They made bankers billions of dollars before helping to blow up the global economy in 2008, living up to Warren Buffett’s description of derivatives six years before as “weapons of financial mass destruction.” After the crash, regulators set to work to make them less dangerous, through changes that in the process would make them less profitable. That set off a lobbying war on a titanic scale. Regulators say they succeeded in fundamentally altering the $633 trillion over-the-counter derivatives market, moving most of the trades onto open exchanges that take the place of the private dealing that was the norm. Critics say the new trading structure isn’t as competitive as the government first hoped. And nobody knows whether the dangers were truly put to rest or just shifted elsewhere.
Financial authorities around the world have been working to revamp the often-opaque markets that collapsed in the financial crisis, of which derivatives were the largest. Regulators want to be able to know what derivatives are trading, who is trading them and what the potential risks are. In the U.S., beginning in the fall of 2013 most derivative trades were shifted from phone calls or instant messages onto open, regulated exchanges or similar systems called swap execution facilities; the trades are publicly recorded in what are called data warehouses. Most contracts are now also backed by clearinghouses that require traders to post money as a cushion against losses, and mandate that clearinghouse members, mostly banks, set aside sufficient capital to share the risk. Not all trades go through this system. After vociferous lobbying, companies that can prove they are solely hedging a risk related to their main business are exempt. The European Union adopted a similar approach, though bankers complained it was more cumbersome, and differences between national regulations added to initial confusion. European and U.S. regulators still have plenty of cross-border issues to work through. The changes did not lead to a big drop in the market share of the largest banks, although some new companies have set up exchanges, including Bloomberg LP, the parent company of Bloomberg News.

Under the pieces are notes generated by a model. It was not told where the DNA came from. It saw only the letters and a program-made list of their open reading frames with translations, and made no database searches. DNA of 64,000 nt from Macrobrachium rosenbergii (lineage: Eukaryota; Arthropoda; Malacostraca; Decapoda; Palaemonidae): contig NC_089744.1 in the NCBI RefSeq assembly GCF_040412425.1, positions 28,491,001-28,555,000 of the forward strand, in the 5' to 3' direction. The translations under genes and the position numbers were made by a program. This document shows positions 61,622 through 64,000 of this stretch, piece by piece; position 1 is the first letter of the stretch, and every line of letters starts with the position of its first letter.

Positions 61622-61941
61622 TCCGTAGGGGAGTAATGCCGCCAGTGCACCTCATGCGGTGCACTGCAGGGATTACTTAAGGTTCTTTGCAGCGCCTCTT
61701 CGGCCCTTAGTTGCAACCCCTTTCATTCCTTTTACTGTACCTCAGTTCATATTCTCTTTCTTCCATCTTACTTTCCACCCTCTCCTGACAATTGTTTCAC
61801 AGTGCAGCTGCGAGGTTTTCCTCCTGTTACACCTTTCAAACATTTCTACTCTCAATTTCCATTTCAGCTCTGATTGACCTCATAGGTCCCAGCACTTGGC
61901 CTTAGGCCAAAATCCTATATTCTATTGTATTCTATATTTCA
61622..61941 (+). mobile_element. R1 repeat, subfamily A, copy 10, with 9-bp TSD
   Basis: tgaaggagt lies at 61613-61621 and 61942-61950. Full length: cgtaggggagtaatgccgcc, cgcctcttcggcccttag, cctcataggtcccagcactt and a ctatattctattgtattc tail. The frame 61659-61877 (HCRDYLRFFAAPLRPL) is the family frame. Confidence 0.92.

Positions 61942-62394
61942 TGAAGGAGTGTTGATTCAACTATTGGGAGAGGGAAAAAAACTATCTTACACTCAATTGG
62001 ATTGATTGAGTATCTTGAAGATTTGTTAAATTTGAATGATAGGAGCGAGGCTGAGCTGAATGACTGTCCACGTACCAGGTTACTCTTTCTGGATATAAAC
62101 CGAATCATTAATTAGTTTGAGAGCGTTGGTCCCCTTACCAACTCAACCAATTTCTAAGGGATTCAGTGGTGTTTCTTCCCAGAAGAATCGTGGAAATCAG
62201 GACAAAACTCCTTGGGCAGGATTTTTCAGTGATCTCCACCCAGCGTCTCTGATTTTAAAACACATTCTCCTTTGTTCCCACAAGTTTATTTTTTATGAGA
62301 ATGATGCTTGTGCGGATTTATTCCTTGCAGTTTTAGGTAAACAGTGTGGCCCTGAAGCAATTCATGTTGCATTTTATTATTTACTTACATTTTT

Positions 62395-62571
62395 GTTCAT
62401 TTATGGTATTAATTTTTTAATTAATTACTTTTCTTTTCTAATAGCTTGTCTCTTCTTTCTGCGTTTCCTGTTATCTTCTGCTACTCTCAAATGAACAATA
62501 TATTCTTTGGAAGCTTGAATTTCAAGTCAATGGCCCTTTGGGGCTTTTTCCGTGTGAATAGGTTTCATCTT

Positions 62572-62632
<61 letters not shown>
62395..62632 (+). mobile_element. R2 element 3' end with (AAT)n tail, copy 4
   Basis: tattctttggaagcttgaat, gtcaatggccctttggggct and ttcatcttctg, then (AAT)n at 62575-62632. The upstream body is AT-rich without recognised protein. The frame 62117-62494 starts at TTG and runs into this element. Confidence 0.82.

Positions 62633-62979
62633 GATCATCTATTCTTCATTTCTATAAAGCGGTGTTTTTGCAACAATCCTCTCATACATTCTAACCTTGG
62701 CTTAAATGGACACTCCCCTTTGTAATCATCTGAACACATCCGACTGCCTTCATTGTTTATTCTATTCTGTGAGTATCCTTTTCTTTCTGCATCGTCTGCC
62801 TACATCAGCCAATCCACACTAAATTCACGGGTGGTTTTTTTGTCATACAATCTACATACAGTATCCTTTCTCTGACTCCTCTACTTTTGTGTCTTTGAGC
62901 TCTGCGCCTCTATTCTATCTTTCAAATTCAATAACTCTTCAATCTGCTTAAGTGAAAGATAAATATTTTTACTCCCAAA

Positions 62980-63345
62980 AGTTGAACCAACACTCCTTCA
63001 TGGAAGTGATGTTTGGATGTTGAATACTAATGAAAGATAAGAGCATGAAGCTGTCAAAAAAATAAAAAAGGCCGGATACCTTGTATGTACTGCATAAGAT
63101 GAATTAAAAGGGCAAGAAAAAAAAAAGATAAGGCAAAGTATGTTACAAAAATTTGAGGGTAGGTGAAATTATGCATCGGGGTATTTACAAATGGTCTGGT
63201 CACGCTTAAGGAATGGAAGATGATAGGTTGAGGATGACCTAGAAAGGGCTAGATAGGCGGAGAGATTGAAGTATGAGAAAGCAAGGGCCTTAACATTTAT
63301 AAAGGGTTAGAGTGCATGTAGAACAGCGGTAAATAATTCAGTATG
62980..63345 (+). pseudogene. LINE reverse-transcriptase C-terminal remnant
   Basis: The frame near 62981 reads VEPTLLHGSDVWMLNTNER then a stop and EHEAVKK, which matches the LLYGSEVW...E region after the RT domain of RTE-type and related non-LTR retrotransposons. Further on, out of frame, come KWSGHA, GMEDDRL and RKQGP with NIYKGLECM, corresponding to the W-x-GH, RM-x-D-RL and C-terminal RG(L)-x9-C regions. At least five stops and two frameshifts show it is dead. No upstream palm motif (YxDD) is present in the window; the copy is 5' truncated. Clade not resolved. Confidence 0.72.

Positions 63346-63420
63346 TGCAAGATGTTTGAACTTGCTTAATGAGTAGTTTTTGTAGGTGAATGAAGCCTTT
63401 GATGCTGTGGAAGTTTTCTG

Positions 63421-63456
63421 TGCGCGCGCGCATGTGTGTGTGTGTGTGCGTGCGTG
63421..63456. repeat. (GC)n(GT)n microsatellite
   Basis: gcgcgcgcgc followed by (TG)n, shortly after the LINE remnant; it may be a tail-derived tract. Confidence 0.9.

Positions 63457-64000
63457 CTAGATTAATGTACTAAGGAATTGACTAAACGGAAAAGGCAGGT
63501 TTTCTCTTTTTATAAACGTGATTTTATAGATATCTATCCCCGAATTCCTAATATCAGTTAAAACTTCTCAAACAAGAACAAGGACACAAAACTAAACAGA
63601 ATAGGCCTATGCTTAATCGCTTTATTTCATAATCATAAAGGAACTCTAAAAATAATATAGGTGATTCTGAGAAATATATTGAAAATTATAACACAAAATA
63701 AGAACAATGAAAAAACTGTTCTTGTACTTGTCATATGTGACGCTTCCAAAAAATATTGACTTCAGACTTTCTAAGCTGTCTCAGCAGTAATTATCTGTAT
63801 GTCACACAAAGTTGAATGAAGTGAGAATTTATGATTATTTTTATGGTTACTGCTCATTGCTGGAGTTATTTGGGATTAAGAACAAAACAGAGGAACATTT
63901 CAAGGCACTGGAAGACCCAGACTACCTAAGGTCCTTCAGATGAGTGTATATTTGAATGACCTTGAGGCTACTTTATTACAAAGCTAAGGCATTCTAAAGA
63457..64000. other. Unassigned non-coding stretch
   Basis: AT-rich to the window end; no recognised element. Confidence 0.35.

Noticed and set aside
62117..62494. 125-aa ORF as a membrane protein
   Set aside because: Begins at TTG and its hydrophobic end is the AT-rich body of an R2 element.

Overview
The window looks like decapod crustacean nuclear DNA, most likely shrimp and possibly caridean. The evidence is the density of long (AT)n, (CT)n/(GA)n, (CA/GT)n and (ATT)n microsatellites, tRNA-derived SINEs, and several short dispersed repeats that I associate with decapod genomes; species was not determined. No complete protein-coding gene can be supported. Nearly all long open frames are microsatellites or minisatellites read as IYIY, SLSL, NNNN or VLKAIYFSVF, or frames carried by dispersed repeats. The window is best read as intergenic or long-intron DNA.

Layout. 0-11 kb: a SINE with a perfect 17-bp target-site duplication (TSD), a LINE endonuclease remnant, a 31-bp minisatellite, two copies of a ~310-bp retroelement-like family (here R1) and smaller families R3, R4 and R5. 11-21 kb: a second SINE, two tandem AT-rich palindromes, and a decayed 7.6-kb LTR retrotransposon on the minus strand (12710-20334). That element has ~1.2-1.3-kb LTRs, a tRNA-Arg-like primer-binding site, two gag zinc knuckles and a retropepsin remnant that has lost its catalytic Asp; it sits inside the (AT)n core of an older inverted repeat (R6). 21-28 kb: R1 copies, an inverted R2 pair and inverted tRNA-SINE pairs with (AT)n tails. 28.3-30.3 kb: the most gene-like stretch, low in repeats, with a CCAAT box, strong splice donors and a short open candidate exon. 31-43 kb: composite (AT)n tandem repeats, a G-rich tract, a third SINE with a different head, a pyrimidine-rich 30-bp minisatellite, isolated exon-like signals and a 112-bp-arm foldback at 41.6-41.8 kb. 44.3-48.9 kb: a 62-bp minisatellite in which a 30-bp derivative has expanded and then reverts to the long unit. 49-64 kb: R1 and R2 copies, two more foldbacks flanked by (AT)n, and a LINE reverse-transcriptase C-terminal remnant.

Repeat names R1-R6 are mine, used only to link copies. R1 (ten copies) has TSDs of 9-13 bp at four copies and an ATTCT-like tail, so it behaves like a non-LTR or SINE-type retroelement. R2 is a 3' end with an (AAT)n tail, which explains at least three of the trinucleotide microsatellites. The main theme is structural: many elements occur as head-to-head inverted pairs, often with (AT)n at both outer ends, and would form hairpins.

The big banks that dominate derivatives still consider the new trading rules unnecessary, and have warned that the clearinghouses themselves could become the new too-big-to-fail entities. (The U.S., perhaps in response, has given the clearinghouses emergency access to Federal Reserve borrowing, just like the big banks.) Consumer protection advocates and some labor unions say that the largest global banks and their corporate allies weakened the law by carving out too many exemptions and that the system is still vulnerable. Regulators reply that they lost some battles but won the war by moving most, if not all, swaps out of the shadows.
The Reference Shelf
- A joint regulatory report by the Bank for International Settlements and the International Organization of Securities Commissions on financial market infrastructure has a thorough overview of swaps issues.
- A breakdown of derivative types by amount from the Bank for International Settlements.
- A timeline of global regulatory dates
- An in-depth look by Bloomberg News at clearinghouses and how they manage risk, as well as the risk they now may pose to the broader financial system.
- An outline of the Commodity Futures Trading Commission’s areas of responsibility under Dodd-Frank.